• "The jury set damages against Baker Botts at $40.5 million, which is about 8 percent of the Houston-based firm's reported revenue in 2013. But 30 seconds later, dismay turned to relief when the five-woman, one-man panel also found that Addison-based Axcess International waited at least one year too long to file its lawsuit against Baker Botts. And, as a result, the 700-lawyer firm likely will not have to pay a dime."
    • "Lawyers on both sides plan to appeal the mixed verdict."
    • "'We continue to believe that we lived up to the highest ethical standard and that the claims against us were unjust,' Baker Botts general counsel George Lamb said. 'The jury has entered a mixed verdict, but we are very pleased the verdict will result in a judgment in favor of Baker Botts.'"
    • "Axcess will appeal the jury's decision that the company failed to file its suit within Texas' statute of limitations for such claims, while Baker Botts will appeal the ruling it was negligent, lawyers said."
    For more detail and history of the case, see the complete story in the Houston Chronicle, and additional coverage via Law.com.

    Wednesday, May 14, 2014

    Law Firms + SOX : New (And Surprising) Information Risks

    Lawyers from Littler, the largest global employment and labor law practice, highlight important risks associated with the 2002 Sarbanes-Oxley Act (SOX): "Warning to Rainmakers in Private Law Firms and Accounting Firms: SOX Now Says, ‘Don't Shoot the Messenger'" --
    • "Yes, we understand how you may become upset if a colleague of yours, such as a servicing partner or junior associate, openly criticizes one of your publicly traded client's financial reporting or accounting practices--even if this occurs only within the walls of your firm... However, when your client is a publicly traded company governed under the 2002 Sarbanes-Oxley Act (SOX), be very careful how you and your firm respond to the criticizing colleague."
    • "Under the U.S. Supreme Court's game-changing decision in Lawson v. FMR LLC [Decided March 2, 2014], the Court held that SOX provides broad whistleblower protection to employees of contractors and subcontractors to publicly held companies."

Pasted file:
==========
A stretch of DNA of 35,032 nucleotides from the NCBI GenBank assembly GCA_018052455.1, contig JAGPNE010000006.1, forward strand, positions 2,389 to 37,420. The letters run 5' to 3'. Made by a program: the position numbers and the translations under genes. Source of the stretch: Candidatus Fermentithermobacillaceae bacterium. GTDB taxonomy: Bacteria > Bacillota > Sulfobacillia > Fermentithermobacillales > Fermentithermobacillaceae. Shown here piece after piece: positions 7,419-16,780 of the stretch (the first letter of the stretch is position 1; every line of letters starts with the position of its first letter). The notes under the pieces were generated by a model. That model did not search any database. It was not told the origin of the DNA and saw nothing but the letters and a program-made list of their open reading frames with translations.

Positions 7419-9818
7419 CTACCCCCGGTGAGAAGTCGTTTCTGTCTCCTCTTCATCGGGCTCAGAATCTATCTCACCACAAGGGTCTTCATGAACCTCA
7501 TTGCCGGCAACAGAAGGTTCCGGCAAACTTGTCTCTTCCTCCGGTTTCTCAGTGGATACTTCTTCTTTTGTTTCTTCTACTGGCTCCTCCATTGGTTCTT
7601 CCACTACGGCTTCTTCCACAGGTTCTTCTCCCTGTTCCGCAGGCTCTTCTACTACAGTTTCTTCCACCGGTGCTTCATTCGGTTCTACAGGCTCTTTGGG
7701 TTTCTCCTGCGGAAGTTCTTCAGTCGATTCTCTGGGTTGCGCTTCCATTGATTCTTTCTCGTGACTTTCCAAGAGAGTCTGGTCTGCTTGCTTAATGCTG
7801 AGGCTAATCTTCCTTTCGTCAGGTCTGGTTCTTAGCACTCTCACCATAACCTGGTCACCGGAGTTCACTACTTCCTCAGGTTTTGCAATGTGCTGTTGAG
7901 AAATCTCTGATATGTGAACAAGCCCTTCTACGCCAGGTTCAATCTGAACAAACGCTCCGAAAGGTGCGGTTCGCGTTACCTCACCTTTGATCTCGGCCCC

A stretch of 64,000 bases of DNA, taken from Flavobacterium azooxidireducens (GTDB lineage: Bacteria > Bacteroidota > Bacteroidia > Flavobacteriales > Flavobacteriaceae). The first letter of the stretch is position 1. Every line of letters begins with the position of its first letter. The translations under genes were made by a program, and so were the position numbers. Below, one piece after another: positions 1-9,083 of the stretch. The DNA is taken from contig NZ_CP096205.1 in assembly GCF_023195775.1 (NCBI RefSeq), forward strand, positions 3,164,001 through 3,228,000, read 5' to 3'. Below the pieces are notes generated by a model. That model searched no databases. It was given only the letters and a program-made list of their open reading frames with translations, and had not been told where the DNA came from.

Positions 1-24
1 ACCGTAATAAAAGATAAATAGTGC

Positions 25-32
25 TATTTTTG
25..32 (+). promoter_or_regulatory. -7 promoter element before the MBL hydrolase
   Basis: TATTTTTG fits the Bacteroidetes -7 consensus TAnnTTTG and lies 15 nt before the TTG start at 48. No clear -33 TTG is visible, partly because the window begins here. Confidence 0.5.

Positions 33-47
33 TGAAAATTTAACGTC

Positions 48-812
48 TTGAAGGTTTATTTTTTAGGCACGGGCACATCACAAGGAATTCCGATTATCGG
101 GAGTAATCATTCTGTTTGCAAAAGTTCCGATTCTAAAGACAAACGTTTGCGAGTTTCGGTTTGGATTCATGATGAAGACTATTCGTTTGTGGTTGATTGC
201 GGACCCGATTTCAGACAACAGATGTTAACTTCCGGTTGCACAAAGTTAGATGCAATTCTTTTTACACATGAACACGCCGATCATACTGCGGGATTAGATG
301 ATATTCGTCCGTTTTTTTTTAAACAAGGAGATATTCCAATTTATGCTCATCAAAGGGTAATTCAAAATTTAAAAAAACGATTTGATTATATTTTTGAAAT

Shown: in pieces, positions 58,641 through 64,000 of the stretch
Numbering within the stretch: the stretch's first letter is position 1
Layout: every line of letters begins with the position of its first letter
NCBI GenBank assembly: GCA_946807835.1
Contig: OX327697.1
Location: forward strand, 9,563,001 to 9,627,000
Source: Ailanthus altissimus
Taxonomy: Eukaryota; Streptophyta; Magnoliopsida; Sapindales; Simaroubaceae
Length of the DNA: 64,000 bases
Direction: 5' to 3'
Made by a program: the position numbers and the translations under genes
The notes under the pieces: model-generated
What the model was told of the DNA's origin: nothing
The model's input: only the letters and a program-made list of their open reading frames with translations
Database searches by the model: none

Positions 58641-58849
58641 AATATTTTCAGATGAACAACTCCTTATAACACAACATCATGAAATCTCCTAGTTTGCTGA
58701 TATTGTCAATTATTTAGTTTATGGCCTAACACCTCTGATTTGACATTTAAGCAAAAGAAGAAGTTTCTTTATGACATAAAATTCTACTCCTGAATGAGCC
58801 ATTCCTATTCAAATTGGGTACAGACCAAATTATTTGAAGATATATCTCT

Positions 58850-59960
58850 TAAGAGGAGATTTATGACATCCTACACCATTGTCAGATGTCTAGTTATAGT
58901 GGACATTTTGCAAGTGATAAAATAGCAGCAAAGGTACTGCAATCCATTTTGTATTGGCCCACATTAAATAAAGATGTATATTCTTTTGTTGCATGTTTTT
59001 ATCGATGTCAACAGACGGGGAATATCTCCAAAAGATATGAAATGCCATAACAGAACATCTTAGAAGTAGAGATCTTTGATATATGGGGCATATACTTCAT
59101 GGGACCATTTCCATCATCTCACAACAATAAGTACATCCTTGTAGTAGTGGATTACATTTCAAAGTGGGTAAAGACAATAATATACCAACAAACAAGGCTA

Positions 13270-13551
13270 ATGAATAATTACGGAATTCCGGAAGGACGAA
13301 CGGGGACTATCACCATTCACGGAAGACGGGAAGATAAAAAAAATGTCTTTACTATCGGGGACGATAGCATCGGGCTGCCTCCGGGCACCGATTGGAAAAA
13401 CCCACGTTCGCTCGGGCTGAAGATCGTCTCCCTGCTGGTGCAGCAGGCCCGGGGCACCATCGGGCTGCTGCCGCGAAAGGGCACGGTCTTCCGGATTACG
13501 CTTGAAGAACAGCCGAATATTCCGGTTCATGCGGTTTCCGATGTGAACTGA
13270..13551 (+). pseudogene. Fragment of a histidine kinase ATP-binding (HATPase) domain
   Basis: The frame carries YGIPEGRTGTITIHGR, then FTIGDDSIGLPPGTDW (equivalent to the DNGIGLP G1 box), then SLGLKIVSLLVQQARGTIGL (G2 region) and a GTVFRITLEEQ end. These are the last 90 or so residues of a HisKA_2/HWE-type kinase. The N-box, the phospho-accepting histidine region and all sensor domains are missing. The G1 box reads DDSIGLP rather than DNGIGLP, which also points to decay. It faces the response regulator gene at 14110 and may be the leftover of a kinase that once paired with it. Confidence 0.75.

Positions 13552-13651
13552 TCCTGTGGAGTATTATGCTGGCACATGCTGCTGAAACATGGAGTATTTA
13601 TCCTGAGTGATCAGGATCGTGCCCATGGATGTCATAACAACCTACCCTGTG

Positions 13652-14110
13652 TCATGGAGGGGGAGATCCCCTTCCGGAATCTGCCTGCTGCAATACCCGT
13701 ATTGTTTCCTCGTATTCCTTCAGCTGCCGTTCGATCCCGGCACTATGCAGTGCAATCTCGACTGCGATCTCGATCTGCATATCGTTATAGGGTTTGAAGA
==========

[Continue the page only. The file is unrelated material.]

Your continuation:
• "As such, your firm's employees now have SOX whistleblower protection from your firm. This means that your employees are protected legally when they complain to you internally, or complain externally to the SEC or another federal regulatory agency, about your client's allegedly fraudulent public reporting or accounting conduct."
    • "Lawson's broadening of SOX's whistleblower protection to employees of “contractors and subcontractors” of publicly traded companies presents an obvious and suddenly looming problem for private law firms and accounting firms."
    • "Sometimes, these more seasoned 'supervisors' may strongly disagree with their colleagues' criticisms or assessments of the clients' conduct. Given the traditional culture of many law firms and accounting firms, the rainmaker or client relationship “supervisor” may on occasion even lash out at their colleagues..."
    • "A successful claimant can obtain at least two remedies that can also be very problematic to your firm: (1) reinstatement with payment of lost back pay and employee benefits and (2) your firm's payment of the claimant's attorneys' fees, litigation costs and expert witness fees. The claimant also may assert that you should be held liable individually."
    The article provides several suggested guidelines, including: "unless the individual's view is dead wrong, avoid communicating anything, orally or in writing, that suggests that adopting the individual's view could jeopardize your firm's relationship with the client."

    (This development also poses interesting questions and additional risks beyond the scope of the matter team, considering the access unrelated law firm personnel may have to public company data within the firm.)

    Tuesday, May 13, 2014

    Client Care, Conflicts and Compliance

    Hat tip to Bill Freivogel for pointing out an excellent article in the latest ABA/BNA Lawyers' Manual on Professional Conduct (Multiple Representation - 30 Law. Man. Prof. Conduct 303) [subscription required].

    He notes: "This excellent article discusses various aspects of lawyers representing entities and constituents of entities in the same matters. It contains cites to various ABA ethics opinions, Restatement sections (including relevant comments), and court cases. Among aspects discussed are discipline, malpractice exposure, fee forfeitures, consents (including who may consent for an entity), and representation agreements." --
    • "Rules of professional conduct governing representation of corporations and other entity clients recognize that it is not inherently unethical for an attorney or law firm to represent the organization and one or more of its constituents in the same matter."
    • "At the same time, ethics standards make clear that, before heading into this situation, the lawyer must carefully assess conflicts of interest that exist or could arise among the multiple clients, and deal with them appropriately. This includes obtaining informed consent from all affected clients—if the perceived conflicts are not unwaivable."
    • "In this Special Report, legal editor Joan Rogers explains the general rule allowing joint representation, the risks posed by representation of multiple clients in the corporate context and what steps the attorney should undertake to obtain the clients' effective and fully informed consent."